updated 5/6/2010 2:11:20 PM ET 2010-05-06T18:11:20

There are no tar balls on Florida beaches. No sheen has washed ashore anywhere in the state. Forecasters are predicting it will be five days or more before any oil from the Gulf spill could arrive on Florida's shores — and even then they say the damage may be minimal and isolated.

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But that reality isn't the perception among some would-be out-of-state tourists, who have been calling seaside resorts this week from the Panhandle to the Keys, fearing the beaches are about to blackened and their vacations ruined. Some hotels are reporting 10 percent cancellations.

"We've got a horrible problem with rumor control," said David Halstead, the state's emergency management director. "We are not two or three days away from it hitting the shore. We need to dispel those rumors ... The beaches are still open."

Kathy Torian, a spokeswoman for Visit Florida, the state's tourism bureau, said the agency has put an advisory and interactive map on its website to remind visitors how big the state is and that even if oil stains one beach there are plenty more. Tourism is the state's No. 1 industry, bringing $65 billion to the state.

"This is going to be a hyperlocalized story, as this goes on. So at any given time, let's say a few weeks from now, when and if there really is oil on a beach somewhere, it could be impacting only 50 yards on a single beach," she said.

The spill began April 20 when a drilling rig owned by Transocean Ltd. and operated by oil giant BP PLC exploded off the coast of Louisiana, killing 11 workers. It has been spewing up to 200,000 gallons of oil per day into the Gulf, and the spill now covers thousands of square miles. The state said the northeastern edge of the slick was about 50 miles off the Panhandle coast on Wednesday and about 200 miles from the Loop Current, which could sweep oil south to the Keys.

Along Gulf Coast beaches Wednesday, hotel owners reported getting calls and some cancellations from future guests wanting to know if the oil had arrived.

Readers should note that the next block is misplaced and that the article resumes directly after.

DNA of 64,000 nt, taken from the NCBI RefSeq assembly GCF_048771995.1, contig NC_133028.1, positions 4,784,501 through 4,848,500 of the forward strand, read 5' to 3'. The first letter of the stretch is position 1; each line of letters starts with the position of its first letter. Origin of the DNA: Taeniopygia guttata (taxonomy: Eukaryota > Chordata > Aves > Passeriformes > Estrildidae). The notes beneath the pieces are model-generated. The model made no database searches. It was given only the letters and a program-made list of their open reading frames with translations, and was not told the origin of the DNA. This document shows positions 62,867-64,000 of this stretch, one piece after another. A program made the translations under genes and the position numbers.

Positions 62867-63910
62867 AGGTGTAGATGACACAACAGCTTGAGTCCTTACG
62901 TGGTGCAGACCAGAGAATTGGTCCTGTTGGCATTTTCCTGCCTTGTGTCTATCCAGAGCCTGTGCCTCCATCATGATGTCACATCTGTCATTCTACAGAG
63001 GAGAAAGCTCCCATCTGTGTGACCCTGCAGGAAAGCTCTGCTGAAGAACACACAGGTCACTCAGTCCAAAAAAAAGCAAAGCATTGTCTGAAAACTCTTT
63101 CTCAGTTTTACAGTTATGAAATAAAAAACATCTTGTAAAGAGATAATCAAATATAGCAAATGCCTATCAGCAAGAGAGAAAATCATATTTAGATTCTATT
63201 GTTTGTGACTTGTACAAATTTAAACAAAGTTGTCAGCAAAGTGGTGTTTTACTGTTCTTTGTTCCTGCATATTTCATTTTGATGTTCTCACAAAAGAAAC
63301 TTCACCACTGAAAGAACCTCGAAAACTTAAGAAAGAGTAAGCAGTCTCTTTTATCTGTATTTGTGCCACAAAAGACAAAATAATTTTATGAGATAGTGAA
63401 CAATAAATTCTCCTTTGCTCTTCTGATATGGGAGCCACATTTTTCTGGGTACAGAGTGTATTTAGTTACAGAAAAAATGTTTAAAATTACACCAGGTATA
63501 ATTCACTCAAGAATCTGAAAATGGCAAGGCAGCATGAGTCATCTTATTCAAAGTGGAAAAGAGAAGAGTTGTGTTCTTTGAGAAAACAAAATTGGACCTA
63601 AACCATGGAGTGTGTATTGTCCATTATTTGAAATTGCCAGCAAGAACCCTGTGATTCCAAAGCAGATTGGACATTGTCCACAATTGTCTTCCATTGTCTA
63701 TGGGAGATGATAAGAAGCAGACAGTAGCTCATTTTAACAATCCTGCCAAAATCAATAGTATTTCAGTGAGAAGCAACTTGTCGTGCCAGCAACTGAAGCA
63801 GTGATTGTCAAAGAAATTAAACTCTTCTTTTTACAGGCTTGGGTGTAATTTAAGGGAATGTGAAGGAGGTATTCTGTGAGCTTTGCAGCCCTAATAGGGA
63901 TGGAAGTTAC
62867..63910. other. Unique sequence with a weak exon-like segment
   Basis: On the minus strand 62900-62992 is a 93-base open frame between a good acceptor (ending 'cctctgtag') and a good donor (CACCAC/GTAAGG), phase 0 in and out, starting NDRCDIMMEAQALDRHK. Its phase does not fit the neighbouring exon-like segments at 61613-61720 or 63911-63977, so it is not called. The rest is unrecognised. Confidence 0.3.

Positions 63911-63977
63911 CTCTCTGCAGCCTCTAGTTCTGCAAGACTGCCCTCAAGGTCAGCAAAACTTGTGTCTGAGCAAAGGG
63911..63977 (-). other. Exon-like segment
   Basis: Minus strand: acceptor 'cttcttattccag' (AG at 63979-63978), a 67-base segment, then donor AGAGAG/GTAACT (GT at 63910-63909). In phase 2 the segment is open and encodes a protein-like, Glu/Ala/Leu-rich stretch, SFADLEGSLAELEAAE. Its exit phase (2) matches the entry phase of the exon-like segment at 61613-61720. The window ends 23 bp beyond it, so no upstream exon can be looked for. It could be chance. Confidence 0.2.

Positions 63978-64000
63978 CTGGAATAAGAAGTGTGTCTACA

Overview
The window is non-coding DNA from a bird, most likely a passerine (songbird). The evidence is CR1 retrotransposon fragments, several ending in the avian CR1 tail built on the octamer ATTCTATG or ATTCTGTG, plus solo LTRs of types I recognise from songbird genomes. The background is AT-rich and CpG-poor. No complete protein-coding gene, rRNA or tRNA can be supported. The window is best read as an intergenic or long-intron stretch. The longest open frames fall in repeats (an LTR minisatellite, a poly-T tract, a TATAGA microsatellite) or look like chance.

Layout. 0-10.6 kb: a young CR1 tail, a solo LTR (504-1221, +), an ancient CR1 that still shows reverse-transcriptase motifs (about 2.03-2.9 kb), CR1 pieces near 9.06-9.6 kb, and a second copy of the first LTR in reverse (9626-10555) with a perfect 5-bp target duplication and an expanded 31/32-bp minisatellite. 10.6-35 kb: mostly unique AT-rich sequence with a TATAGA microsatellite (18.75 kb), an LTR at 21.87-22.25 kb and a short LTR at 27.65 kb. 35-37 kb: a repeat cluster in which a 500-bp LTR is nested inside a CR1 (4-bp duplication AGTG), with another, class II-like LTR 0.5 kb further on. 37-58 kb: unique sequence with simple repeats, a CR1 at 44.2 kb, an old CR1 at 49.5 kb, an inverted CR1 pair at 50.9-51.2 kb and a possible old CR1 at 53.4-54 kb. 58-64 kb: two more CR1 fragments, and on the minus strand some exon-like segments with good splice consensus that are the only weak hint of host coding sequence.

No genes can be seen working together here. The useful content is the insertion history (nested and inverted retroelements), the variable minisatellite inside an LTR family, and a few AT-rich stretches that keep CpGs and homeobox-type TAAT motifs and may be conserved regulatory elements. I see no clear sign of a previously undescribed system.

Les Burke, a broker with Pensacola Beach Sales who manages about 40 homes, town house and condos, says he's had 10 cancellations. Most are under an existing policy that allowed them to apply their deposit toward the same unit within a year if they cancel.

"That has abated most of their frustrations," he said.

But since Saturday, he says, his company has been following lead of some others in the area and not giving refunds if the customers cancels within 45 days. The tourists can buy travel insurance but it doesn't cover spills.

Patricia Hardiman, chief sales officer at Southern Resort Vacation Rental, said her company has received a few cancellations and many phone calls from worried travelers.

"They want to know what is happening, 'Can I still come to the beach?'" said Hardiman, whose company rents 700 condos and beach homes from Port St. Joe to Pensacola Beach. "We're being positive and saying there's no oil, but we've had a few that were adamant and canceled. You can't fight them if they don't want to come."

Tourist John Burton and his family moved their vacation to Panama City from Gulf Shores, Ala., which is nearer the spill's edge. But he warned that he wouldn't come back if the area is ruined by oil.

"We come to the beach to play in the water, walk on the beach at night, catch crabs. Take that away, and there's no reason to come here," said Burton, 61, of Birmingham, Ala.

Further south near Tampa, John Agliano, assistant general manager of the Sheraton Sand Key resort on Clearwater Beach, said the hotel has fielded a "handful" of calls from people wondering if the spill has been any effect on there. Not yet, but he is worried.

"We're keeping our fingers crossed here," he said. "If they don't do something to stop it, or the current shifts, it could be a very serious issue if it does approach our coast."

Agliano said booking are "holding steady" for the next couple of weeks. Some people have called asking if the beaches are still going to be oil-free a few weeks from now.

"It's pretty hard for us to answer that," he said.

Even further south in the Florida Keys. Jackie Harder, president of the Key Largo Chamber of Commerce, said locals are keeping their eyes on the spill, but maintaining the laid-back attitude the island chain is known for.

"It's so far away," she said of the spill. "As my dad would say, 'Don't cry before you're hurt.' "

All told, Harder said, the chamber has received fewer than a dozen calls from people wondering about the spill. She said she's heard or no cancellations due to it, but a lot of confusion.

"Can you tell me where the oil spill is in the Keys?" she said one caller asked an operator.

Spencer Slate, owner of Captain Slate's Atlantis Dive Center in Key Largo, said he continues to get new bookings. The only calls he says he gets regarding the oil spill are from past customers wondering if what they hear on the news is correct.

"They turn the news on and they think the world's coming to an end," he said. "We face the same oversensationalism with the damn hurricanes. We get the same calls and the same questions."

Slate said he worries if another part of Florida is affected by the spill, however, that out-of-state travelers will not understand how far away the Keys are.

"The minute Panama City Beach or Pensacola get soiled, the whole world will think that Florida is gone," he said. "In our business, the tourists' perception is half of it."

Bill Kaczor in Pensacola, Mitch Stacy in St. Petersburg and Matt Sedensky in Key Largo contributed to this report.

© 2013 The Associated Press. All rights reserved. This material may not be published, broadcast, rewritten or redistributed.


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